Klingon Symbols on front, right panel. They aren't actual Klingon symbols, just approximations. Their design, size and placement are unique to Coyle pieces. It's one of the easy-to-see "tells".

Klingon Symbols on the back. Same as above.

Here's side-by-side shots of Premiere's with mine. Don't let the variations in paint fool you – that can change from piece to piece. It's the construction details that matter. Mine lights up so the screen is white. The Premiere version does not.

Note that the Premiere version seems to be different at the top on either side of the center piece. But in actuality, it's just missing the caps that go there. You can clearly see the holes where the screws are missing.

Tricorder from Profiles auction

Inside the piece, I would hazard a guess that it is etched with a numeral, which Coyle put in to the ones he painted (though I'm not sure he painted this one so it might not be present). 

I only know of one generally-accepted version of a screen-used Klingon Tricorder. It sold last year at Profiles for a tidy sum (right). As you can see by the photo, it has none of the Klingon inscriptions that appear on mine and the Premiere piece. The back is also void of those symbols. It's also heavily sprayed with brown paint, a style favored by the DS9 propmakers.

So here's the deal. If Premiere can offer some actual proof that their version was used in a production, I'm all for it. After all, that would mean that mine might be production-used as well. It would be incredibly self-serving for me to promote that idea (and I can think of a couple of collectors who would do just that!), but the facts simply don't support it. And by the way, by "proof", I mean showing this EXACT piece in an actor's hand, not some anonymous piece in a blurry screen shot.

Premiere offers this screen shot as proof of... something.
This is one of those pieces that's tough to authenticate because there's simply no good screen images available, nor are there any shots of these in PR shots or anything like that. So, to authenticate one of these, it's all about details (do they match the known screen-used versions) and provenance (how did it get from the studio to its present owner). Premiere offers NO specifics about either aspect. Instead they show a dark, low-resolution shot that shows one of these pieces in an actor's hand, as if that proves something. It doesn't.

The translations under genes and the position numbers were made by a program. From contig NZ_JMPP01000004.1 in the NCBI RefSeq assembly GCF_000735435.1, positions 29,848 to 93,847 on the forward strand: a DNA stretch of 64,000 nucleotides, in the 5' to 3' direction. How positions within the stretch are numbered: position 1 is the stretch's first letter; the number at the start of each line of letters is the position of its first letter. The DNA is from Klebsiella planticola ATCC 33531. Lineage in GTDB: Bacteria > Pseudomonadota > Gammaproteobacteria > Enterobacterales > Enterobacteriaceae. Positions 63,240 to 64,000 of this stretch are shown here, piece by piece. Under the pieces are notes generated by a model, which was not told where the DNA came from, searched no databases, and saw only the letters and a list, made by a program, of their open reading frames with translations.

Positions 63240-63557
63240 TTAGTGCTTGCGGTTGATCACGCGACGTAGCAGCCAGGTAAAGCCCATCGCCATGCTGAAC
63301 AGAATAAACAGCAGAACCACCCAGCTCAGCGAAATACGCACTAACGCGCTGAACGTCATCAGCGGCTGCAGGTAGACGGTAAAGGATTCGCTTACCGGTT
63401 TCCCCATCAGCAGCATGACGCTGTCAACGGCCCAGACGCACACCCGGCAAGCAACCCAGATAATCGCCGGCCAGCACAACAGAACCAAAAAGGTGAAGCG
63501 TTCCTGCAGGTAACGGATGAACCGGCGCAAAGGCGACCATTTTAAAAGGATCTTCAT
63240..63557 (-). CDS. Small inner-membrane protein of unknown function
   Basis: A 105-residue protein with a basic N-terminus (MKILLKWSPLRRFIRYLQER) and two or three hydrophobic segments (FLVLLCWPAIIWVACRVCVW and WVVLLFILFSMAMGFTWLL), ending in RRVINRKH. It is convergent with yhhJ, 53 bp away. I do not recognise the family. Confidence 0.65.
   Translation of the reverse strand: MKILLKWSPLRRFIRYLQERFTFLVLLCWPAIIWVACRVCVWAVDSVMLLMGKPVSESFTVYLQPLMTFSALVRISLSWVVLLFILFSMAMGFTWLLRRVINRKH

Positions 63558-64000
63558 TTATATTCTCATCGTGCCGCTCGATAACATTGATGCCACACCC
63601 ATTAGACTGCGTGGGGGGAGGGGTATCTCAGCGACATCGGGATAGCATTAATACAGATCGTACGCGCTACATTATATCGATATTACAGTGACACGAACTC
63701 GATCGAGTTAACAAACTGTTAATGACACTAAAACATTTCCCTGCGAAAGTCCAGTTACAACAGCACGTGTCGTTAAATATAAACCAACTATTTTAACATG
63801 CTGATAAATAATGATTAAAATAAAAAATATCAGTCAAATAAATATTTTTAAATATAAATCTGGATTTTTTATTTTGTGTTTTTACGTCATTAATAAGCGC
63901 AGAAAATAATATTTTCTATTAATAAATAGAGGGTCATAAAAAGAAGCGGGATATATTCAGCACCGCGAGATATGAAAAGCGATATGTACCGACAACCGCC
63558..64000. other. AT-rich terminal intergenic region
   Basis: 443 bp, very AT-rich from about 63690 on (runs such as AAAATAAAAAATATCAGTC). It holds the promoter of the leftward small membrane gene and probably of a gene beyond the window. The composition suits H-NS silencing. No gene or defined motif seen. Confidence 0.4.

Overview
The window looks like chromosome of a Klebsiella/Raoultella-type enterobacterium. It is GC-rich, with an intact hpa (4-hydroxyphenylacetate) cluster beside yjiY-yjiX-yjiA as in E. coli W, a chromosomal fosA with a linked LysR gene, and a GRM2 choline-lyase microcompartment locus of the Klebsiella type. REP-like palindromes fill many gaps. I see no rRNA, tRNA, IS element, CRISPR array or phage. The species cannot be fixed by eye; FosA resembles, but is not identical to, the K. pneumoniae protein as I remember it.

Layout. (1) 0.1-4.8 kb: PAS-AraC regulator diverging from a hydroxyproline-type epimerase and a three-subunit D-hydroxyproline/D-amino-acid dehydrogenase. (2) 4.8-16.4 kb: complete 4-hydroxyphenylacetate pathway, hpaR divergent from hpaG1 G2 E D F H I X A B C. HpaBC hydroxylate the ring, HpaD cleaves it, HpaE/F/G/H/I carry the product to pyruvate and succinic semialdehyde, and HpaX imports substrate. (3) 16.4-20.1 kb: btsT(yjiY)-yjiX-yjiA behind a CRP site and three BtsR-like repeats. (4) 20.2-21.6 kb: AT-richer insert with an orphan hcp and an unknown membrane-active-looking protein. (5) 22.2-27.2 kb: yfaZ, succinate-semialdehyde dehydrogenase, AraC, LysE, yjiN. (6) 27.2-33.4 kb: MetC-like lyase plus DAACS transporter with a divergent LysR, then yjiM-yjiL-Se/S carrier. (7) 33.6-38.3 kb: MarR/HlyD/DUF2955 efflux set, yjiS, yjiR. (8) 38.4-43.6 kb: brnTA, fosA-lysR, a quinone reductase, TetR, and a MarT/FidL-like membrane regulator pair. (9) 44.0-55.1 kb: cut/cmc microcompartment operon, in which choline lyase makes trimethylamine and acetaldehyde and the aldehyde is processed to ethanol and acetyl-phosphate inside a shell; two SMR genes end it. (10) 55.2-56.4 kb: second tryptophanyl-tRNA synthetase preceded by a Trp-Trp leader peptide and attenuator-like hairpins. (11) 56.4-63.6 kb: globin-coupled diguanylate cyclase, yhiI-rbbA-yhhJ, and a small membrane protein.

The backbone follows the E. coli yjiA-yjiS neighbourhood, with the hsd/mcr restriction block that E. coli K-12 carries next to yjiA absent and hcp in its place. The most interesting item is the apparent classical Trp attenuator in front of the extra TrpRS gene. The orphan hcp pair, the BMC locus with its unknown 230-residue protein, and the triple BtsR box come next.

Premiere's much vaunted panel of experts and MPDNA program have definitely let them – and us – down in this case. It makes you wonder just who is on that panel, or whether or not they even exist. The best that can be said about them if they DO exist is that they are apparently incompetent.

So far as I can tell, it's all about lip-service, not true, knowledgeable evaluation. 



Wednesday, November 20, 2013


ADDENDUM: The Klingon Tricorder mentioned below is now known to be a REPLICA piece made by Rich Coyle and not a screen-used piece as the auction states. Premiere Props has been notified by me of this fact.

Premiere Props, an auction company that specializes in entertainment memorabilia auctions, has an auction coming up this weekend. Unfortunately, Premiere has had many problems in the past with the basic authenticity of some of the items they offered. Back in June, 2013, for instance, Premiere offered a number of Star Trek props including several that were identified as authentic original series Star Trek props from the 1960's.

An auction that featured a SINGLE original series prop would have been amazing to collectors like me. But that auction had an amazing six pieces including a Phaser 1, Phaser 2, Tricorder, Communicator, Tribble and Stylus. If real, the mix would have brought well in excess of $100,000! Perhaps a quarter million!

Except they weren't real. Far from it. They were obvious fakes to those in the know and were subsequently pulled from the auction or sold as (and I'm not kidding) "original fakes".

But soon after that fiasco, Premiere announced an initiative that sounded like it would address these problems in the future. They were going to start using an independent board of experts to authenticate materials before going to auction, thus ensuring that bidders would get what they wanted – real, authentic pieces.

On their YouTube video (found HERE), Premiere's rep stated, "It all comes down to authentication. People want to make sure that the prop that they are buying is real. We have a team of experts that have actually gone through, checked the provenance, researched it, screen-matched it and we have authenticated and made sure that that is the prop" (sic). He added, "Again with these items, sometime if could take, you know, an hour to authenticate them, sometimes it takes a matter of days, and sometimes, you know, for the higher end items it could take weeks of matching these items." He also spent a great deal of time describing something called "MovieProps DNA", which is nothing more than a fancy Certificate of Authenticity.

Sounds great, right? So who is this "team of experts", exactly? Premiere doesn't say. On their website's "Authenticity" section there's no mention of them nor any mention of the vaunted "MovieProps DNA" process. 

The only place you can find anything about authentication is in the listing for the various items. Here's an example from their current "Hollywood Auction Extravaganza XII":

Star Trek: The Next Generation - Klingon Tricorder